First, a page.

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Sinatra 100th: The Best Performances – 10-06

13 September 2015 @ 00:14

Sinatra100th-Logo-009-gxRing-A-Ding-Ding, everybody!

Here at TCOTS, we’re celebrating Frank Sinatra’s 100th Birthday by counting down what I think are his 100 best performances on Vinyl and CD. All of the songs on the List have been released on either one or both mediums. Interspersed with the countdown will be Honorable Mentions that didn’t make the List and a countdown of what I think are his best albums.

You know, it may seem quite bizarre to think that here we are two posts away from the end of this list of Best Performances and it’s only September In The Rain.

However, after the top five are displayed for a waiting World next week, seven days following, I shall begin counting down the Top Ten Sinatra Albums, because the man was all about the long-playing wax.  So have no fear, and be of good cheer, for this here plane is gonna keep flying where the air is rarefied, and, as always…

Francis Albert will be your pilot and Bobby Bell your navigator.

So sit back easy in your easy chair, fasten your seatbelts, and let’s take-off in the blue with the first servings of the Top Ten Best Performances…

The toughest part of counting down this List is when you get to this point because how can you not use and reuse certain words, like ‘great’ and ‘wonderful’ and ‘classic’ and ‘superb’, to describe the Best of The Best of Frank Sinatra’s recordings?  Also: why all of these songs deserve to be in any Top Ten Sinatra List is evident just by listening to them.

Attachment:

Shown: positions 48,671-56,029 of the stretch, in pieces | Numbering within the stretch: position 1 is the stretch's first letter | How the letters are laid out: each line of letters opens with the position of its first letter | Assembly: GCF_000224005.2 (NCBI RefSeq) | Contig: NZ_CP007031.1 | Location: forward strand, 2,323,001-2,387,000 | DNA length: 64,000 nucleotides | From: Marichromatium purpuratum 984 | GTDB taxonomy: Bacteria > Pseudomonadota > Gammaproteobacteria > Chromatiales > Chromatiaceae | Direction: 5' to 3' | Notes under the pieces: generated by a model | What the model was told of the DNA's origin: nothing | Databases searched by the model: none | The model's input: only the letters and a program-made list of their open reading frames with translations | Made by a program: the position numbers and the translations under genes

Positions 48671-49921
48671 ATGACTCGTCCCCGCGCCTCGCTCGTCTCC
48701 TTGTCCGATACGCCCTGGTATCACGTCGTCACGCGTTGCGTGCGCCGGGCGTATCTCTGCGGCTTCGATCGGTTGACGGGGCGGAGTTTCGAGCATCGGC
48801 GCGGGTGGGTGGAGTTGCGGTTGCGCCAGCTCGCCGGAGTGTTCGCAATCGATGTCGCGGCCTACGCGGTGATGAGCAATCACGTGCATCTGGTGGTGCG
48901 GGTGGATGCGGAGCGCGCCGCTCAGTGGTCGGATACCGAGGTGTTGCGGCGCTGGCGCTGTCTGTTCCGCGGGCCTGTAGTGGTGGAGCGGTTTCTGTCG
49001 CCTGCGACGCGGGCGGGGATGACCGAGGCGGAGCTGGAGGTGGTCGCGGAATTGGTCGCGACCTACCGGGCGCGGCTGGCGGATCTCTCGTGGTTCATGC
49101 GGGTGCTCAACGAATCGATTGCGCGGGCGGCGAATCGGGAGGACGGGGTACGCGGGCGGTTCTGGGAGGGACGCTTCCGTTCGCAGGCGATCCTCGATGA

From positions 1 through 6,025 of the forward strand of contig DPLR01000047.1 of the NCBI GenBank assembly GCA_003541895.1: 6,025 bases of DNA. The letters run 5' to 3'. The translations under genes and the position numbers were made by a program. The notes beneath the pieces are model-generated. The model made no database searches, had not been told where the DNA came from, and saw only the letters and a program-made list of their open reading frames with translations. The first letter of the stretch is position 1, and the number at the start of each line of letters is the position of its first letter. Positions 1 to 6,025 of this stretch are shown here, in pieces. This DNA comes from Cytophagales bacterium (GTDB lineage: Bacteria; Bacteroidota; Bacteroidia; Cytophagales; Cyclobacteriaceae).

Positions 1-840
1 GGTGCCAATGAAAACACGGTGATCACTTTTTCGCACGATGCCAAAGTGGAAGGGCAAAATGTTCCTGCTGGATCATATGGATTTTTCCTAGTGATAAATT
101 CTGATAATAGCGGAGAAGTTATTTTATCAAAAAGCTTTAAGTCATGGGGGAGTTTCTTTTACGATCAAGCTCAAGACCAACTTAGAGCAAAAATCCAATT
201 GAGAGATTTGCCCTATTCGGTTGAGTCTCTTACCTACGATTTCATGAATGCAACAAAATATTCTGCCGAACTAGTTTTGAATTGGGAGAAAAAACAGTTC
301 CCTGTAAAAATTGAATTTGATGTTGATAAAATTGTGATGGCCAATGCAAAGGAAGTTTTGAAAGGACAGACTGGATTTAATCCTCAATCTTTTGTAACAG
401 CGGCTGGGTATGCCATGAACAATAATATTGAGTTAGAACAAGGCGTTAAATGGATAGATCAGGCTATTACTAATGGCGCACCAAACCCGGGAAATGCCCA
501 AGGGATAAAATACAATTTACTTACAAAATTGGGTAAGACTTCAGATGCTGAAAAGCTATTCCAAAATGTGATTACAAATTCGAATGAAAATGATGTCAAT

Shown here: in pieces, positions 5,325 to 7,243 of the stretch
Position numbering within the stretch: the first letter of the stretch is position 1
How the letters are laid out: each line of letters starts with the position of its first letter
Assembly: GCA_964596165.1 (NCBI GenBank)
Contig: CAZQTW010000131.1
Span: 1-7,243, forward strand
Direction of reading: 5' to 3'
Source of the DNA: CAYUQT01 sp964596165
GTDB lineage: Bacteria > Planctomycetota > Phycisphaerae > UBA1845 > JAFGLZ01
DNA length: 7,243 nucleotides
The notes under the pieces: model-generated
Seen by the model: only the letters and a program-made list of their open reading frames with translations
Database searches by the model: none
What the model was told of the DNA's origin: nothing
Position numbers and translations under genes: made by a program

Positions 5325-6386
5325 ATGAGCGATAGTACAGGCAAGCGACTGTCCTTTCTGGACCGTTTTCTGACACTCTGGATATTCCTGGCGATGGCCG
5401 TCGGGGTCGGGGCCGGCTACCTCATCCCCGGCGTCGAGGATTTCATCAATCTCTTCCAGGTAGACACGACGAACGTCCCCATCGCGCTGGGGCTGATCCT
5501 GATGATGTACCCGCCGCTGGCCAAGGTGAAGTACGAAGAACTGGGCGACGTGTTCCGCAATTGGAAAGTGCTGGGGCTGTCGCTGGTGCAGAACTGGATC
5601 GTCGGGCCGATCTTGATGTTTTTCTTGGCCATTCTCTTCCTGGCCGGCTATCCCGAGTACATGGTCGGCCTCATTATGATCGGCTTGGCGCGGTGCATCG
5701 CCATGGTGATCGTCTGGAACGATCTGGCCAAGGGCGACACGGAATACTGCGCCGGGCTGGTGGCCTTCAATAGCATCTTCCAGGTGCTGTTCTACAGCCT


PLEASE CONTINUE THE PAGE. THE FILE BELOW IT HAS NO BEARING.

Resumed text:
So…You may find my commentary from here on to be somewhat shorter than the norm…

10 — Let’s Get Away From It All

Music & Lyrics: Matt Dennis, Tom Adair
Recorded: 01 October 1957
From the album Come Fly With Me

If the song Come Fly With Me consists of the take-off and jetting to exotic and faraway places, this is the prologue, when the idea for taking off in the blue is first broached, when it’s suggested to ‘leave our hut dear, get out of our rut dear’.

The gal, being an adventurous dame, is all for Frank’s proposal…and who could blame her?

09 — One For My Baby (And One More For The Road)

Music & Lyrics: Harold Arlen, Johnny Mercer
Recorded: 24 June 1958
Unreleased alternate version from the Only The Lonely sessions; finally released on CD as a track on The Capital Years [3-CD] and Capital Collectors Series compilations.

While the version on the Only The Lonely album is marvelous, this one, recorded prior to it, with Frank just accompanied by his long-time associate and piano player, Bill Miller, is, I think, the most hearfelt, the one that best captures the despair of the man who relates his tale of romantic woe.

As Mark Steyn wrote about this tune and Angel Eyes:

…In the latter [One For My Baby], it’s quarter to three and there’s no one in the place except him and the bartender; in the former [Angel Eyes, the room is still full of drinks and laughs and happy people. But both songs are conversational vignettes in which most of the specifics are left unsaid. The storytelling is all mood, and Sinatra was a master of that, able to walk out on stage in the biggest soulless cavernous rock arena on the edge of town and shrink it to the kind of decrepit joint where guys drowning their sorrows over “Angel Eyes” are to be found.

More so than Angel Eyes, One For My Baby is the definition and sound of a heart breaking.

Sadly, I have been unable to find this version on YouTube, but this performance from Frank’s late 1950’s TV Show is damn close:

08 — I’ve Got The World On A String

Music & Lyrics: Harold Arlen, Ted Koehler
Recorded: 30 April 1953